Persistent Link:
http://hdl.handle.net/10150/306362
Title:
The Morphosyntax of the Turkish Causative Construction
Author:
Key, Gregory
Issue Date:
2013
Publisher:
The University of Arizona.
Rights:
Copyright © is held by the author. Digital access to this material is made possible by the University Libraries, University of Arizona. Further transmission, reproduction or presentation (such as public display or performance) of protected items is prohibited except with permission of the author.
Abstract:
This dissertation is an analysis of the morphosyntax of the Turkish causative construction within the framework of Distributed Morphology (DM). It is an attempt to capture a range of different phenomena in a principled way within this framework. Important aspects of DM for the analysis herein include the syntactic derivation of words; the existence of an acategorial Root from which all words are syntactically derived; and the late (post-syntactic) insertion of Vocabulary Items (VIs) into terminal syntactic nodes. A distinction is made between two different levels of causative: Root (or inner) causatives, and productive (or outer) causatives. Root causatives are minimal structures in which a Root phrase (comprising a Root and its nominal complement) is merged with a verbalizing head, little-v (Harley 1995; Chomsky 1995, 2001; Marantz 1997). This domain is the locus of idiosyncratic allomorphy, and it is where the traditionally recognized ‘irregular’ causatives suffixes are found. In addition, another type of idiosyncratic Root-adjacent phenomenon is identified in this study: independent exponence of the verbalizing feature and of the causative feature (CAUS). This is analyzed as CAUS fission: the result of a post-syntactic operation that splits the terminal node [v, CAUS] into two positions of exponence. Productive causatives are larger structures in which a vP is merged with a CAUS head. The identification of the Root causative head as v.CAUS but the productive causative head as simply CAUS is a departure from Harley's (2008) analysis of Japanese causatives, and is a new proposal in this work. Following Pylkkänen (2002, 2008), the external argument is not introduced by either v.CAUS or CAUS, but by a higher projection, Voice. This innovation makes it possible to model syntactic differences between Japanese and Turkish productive causatives. Japanese causatives embed Voice (i.e., they are ‘phase-selecting,’ in Pylkkänen's terminology) while Turkish causatives embed little-v (i.e., they are ‘verb-selecting’). Hence, the former behave as two clauses with regard to a range of diagnostics, while the latter behave as a single clause. Furthermore, it is proposed that productive causatives do not exhibit syntactic recursion, and that cases of causative iteration are actually morphological reduplication.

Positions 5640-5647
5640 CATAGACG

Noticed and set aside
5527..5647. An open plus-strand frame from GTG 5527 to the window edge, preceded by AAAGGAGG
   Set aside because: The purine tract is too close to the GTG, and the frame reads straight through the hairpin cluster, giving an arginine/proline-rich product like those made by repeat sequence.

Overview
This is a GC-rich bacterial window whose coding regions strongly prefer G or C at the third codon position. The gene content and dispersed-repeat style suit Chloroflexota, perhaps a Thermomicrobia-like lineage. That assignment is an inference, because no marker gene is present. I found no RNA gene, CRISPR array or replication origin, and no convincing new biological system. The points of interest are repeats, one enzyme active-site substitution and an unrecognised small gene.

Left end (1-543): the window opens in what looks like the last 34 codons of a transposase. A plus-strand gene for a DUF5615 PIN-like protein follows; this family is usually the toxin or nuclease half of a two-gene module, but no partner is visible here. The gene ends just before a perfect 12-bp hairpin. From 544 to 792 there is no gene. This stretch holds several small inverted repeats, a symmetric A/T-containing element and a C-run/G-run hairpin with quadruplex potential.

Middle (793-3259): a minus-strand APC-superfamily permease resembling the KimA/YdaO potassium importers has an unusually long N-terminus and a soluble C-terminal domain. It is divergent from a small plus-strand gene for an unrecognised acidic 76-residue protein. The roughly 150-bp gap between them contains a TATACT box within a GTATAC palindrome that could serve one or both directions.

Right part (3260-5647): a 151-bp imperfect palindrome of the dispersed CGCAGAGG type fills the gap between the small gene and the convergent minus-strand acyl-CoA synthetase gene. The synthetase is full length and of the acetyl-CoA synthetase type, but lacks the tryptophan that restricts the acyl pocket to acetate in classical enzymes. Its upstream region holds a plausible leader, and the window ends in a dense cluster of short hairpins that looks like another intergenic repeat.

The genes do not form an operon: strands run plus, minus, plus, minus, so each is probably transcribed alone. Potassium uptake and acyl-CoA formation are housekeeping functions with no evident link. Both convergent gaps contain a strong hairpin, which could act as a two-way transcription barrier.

Type:
text; Electronic Dissertation
Keywords:
Distributed Morphology; morphosyntax; transitivity alternations; Turkish; Linguistics; causative
Degree Name:
Ph.D.
Degree Level:
doctoral
Degree Program:
Graduate College; Linguistics
Degree Grantor:
University of Arizona
Advisor:
Karimi, Simin; Harley, Heidi

Full metadata record

DC FieldValue Language
dc.language.isoen_USen_US
dc.titleThe Morphosyntax of the Turkish Causative Constructionen_US
dc.creatorKey, Gregoryen_US
dc.contributor.authorKey, Gregoryen_US
dc.date.issued2013-
dc.publisherThe University of Arizona.en_US